Fun with UJTs

Discussion in 'Homebrew and Kit Projects' started by KL7AJ, May 4, 2017.

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  1. KL7AJ

    KL7AJ Premium Subscriber QRZ Page

    I just discovered a small stash of unijunction transistors. I haven't seen a UJT circuit in ages, but they are pretty cool. You can make a code practice oscillator with one device, or use it for other kinds of timing applications. Anyone else here ever played with these?
  2. K8ERV

    K8ERV Ham Member QRZ Page

    I grew up with UJTs, and remember a rep showing me the first 555 that eventually took their place in many applications. Story goes that GE was trying to make a FET but it wound up being a UJT.

    I think the UJT is the only semi device I never burned out.

    TOM K8ERV Montrose Colo
  3. KL7AJ

    KL7AJ Premium Subscriber QRZ Page

    When I was working at a radio shop in Inglewood, we had these devices called PUTs also (Programmable Unijunction transistor) which worked like a backwards SCR. We used them for low battery voltage detectors; when the gate dropped below a certain threshold, the anode fired and set off an alert. I see they're still available on Mouser.
  4. K9STH

    K9STH Ham Member Volunteer Moderator QRZ Page

    In the 1970s, with their top of the line two-way radio communications consoles, Motorola used plug-in modules using UJT circuits for all sorts of control functions. These circuits involved several transistor stages, including at least 1 UJT, to accomplish what could be done with a simple mechanical switch!

    Those modules were a constant source of problems with component failures happening on a very regular basis. Why Motorola just didn't us a mechanical switch is a very good question.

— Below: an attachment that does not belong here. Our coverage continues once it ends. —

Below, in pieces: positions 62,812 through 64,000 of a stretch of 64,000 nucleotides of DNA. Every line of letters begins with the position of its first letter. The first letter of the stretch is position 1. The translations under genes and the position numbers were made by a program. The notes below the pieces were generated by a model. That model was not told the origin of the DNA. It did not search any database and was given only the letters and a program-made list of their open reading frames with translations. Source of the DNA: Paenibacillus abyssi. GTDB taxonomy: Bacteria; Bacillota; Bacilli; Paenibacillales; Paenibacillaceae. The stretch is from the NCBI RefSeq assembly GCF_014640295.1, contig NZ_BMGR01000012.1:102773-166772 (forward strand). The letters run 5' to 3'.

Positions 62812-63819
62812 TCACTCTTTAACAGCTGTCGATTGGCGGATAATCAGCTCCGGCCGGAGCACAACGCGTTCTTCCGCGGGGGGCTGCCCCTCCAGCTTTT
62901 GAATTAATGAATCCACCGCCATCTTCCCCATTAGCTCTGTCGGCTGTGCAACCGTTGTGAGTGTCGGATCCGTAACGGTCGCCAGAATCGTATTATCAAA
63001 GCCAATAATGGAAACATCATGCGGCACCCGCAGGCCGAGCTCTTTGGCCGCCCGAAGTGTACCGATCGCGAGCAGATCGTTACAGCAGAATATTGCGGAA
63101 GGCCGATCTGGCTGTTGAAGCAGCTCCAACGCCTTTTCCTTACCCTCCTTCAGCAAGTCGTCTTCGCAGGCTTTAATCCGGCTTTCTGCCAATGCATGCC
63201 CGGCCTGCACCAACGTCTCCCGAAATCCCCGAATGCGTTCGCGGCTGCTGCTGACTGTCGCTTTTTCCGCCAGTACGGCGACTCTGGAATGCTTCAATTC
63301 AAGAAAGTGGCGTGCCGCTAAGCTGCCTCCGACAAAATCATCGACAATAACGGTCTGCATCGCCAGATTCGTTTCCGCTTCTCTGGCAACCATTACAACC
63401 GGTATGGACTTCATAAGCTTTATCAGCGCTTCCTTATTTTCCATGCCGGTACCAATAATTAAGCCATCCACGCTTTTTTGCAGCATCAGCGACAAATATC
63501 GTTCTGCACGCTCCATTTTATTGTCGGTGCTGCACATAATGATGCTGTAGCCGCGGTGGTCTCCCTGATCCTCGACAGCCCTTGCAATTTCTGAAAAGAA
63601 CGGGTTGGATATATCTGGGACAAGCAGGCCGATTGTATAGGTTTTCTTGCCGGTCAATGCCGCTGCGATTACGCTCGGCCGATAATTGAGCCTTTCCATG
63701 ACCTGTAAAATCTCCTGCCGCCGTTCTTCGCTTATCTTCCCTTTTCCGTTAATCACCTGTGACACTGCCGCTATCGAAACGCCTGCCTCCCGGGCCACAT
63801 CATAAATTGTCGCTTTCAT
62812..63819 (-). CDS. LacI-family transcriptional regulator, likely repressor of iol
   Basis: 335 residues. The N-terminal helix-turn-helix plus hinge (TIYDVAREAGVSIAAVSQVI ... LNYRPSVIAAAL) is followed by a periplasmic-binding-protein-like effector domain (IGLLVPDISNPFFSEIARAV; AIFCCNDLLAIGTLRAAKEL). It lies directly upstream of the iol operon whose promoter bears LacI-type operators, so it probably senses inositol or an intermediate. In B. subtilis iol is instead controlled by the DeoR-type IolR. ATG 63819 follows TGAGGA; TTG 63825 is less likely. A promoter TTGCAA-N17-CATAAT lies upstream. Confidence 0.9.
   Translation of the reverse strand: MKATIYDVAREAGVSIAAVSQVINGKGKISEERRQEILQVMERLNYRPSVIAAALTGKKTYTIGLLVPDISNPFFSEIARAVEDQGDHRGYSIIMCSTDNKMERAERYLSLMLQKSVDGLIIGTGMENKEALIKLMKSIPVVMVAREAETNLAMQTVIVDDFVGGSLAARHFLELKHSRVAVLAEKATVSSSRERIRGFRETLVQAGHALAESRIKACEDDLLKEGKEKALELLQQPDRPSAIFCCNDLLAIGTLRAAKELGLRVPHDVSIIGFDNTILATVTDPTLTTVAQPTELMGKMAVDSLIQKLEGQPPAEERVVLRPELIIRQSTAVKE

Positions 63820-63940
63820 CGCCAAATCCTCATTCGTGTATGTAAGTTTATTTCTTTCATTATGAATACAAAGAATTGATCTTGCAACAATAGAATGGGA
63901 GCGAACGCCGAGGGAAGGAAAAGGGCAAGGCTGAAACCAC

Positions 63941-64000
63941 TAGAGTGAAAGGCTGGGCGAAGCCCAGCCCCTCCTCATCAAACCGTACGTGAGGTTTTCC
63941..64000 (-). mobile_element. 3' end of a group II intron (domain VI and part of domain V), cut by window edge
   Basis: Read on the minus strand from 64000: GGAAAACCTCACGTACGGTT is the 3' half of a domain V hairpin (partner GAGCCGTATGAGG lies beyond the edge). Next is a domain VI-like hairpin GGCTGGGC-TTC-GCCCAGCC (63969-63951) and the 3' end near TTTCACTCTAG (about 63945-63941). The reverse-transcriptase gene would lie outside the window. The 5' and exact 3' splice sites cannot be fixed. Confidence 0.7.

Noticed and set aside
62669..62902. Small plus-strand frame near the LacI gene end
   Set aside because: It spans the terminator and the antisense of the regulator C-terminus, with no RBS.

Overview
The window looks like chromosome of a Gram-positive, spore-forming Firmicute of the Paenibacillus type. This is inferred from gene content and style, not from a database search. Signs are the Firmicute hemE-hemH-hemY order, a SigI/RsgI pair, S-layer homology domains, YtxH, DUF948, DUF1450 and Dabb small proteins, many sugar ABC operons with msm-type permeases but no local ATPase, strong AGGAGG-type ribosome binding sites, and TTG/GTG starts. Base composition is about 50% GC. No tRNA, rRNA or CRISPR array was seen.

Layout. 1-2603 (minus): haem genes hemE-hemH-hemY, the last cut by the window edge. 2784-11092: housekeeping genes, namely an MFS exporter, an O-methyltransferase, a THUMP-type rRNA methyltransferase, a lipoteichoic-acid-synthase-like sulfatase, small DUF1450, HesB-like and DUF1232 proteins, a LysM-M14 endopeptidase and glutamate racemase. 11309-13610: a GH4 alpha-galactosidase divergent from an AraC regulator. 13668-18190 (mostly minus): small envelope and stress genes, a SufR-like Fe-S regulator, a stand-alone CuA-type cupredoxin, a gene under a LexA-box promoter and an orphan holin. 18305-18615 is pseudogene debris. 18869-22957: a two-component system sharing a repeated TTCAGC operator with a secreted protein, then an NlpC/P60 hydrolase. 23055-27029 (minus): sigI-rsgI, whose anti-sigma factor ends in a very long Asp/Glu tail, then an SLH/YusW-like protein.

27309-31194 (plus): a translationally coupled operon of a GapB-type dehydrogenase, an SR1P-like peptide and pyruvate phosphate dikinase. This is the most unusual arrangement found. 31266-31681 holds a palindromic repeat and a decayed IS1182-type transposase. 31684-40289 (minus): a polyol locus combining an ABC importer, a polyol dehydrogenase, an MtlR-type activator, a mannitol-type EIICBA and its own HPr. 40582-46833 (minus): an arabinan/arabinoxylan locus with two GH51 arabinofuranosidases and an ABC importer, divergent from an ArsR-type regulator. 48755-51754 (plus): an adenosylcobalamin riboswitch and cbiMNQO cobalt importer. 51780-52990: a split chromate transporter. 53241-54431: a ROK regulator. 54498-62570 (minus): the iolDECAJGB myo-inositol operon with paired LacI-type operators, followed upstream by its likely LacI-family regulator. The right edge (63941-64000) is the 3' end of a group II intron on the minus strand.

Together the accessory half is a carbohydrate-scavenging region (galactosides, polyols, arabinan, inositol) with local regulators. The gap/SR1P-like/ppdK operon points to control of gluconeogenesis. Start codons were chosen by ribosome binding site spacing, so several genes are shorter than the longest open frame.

General Electric, in their communications consoles, did something just as stupid! To avoid having to have a separate voltage source for pilot lamps in the switches, they just put the lamp in series with the control voltage. Then, when the pilot lamp burned out, nothing happened when the switch was activated!

    Glen, K9STH
  5. KL7AJ

    KL7AJ Premium Subscriber QRZ Page

    Well, as I'm sure you recall, the Motorola Vibrosponders and Vibrosenders were electromechanical nightmares. Maybe they wanted to get away from anything resembling a relay. :)
  6. KL7AJ

    KL7AJ Premium Subscriber QRZ Page

    By the way, in the aforementioned radio shop, we had three guys who smoked pipes. I never smoked, but this was the only time I ever thought I'd like to try. There was some really great smelling pipe smoke there. So, I inhaled but never lit up. :)
    W4KJG likes this.
  7. AI0K

    AI0K Ham Member QRZ Page

    Ah, yes, I haven't thought about ujt's for probably 40 years. But I had a lot of fun with them back in the late 60's and early 70'. Not only were they good for CPO's, you could vary the tone by holding a magnet near the UJT (hall effect). It was fun to palm a small magnet in your hand and show others how you could change the tone, and then challenge them to do the same. Of course they knew nothing about the magnet... :)
  8. K9STH

    K9STH Ham Member Volunteer Moderator QRZ Page


    Actually, Motorola did not invent the reed type CTCSS systems. The thing was that, in those days, reeds were the only thing that could reliably hold the very close frequency tolerances required for reliable CTCSS operation.

    There were other systems that used the coil / capacitor tuned circuits. Unfortunately, for receiving, those circuits did not have anywhere near as close the narrow frequency bandwidths of reeds and often "falsed" on CTCSS frequencies on either side. For transmitting, the frequency often drifted so much that reed type receivers would not be activated.

    Next came the solid-state systems that used multi-turn variable resistors for tuning and those were closer in tolerance to the reed systems. Finally, digital generating systems have replaced the other forms of CTCSS encoding, and decoding, and those are, usually, even closer in tolerance than the old reed systems.

    I don't know if you are familiar with the early open type reed CTCSS and paging reeds. Those were really interesting and you could actually see the coil vibrating and making contact with the external system. Those reeds were very common in the early solid-state pagers.

    The early tube type CTCSS systems also used the open type CTCSS reeds. Then, with Motorola, the TU-217 and TU-333 enclosed reeds came into vogue. Next, the TLN-8381 and TLN-6907 small reeds came into use before the digital systems took over.

    Glen, K9STH
  9. N1OOQ

    N1OOQ Ham Member QRZ Page

    UJT sidetone osc in old Tentec rigs.
  10. WA7PRC

    WA7PRC Ham Member QRZ Page

    Keep trying. :p

    "If it ain't broke, you're not tryin' hard enough!"
    -Steve Smith aka "Red Green"
    The Red Green Show

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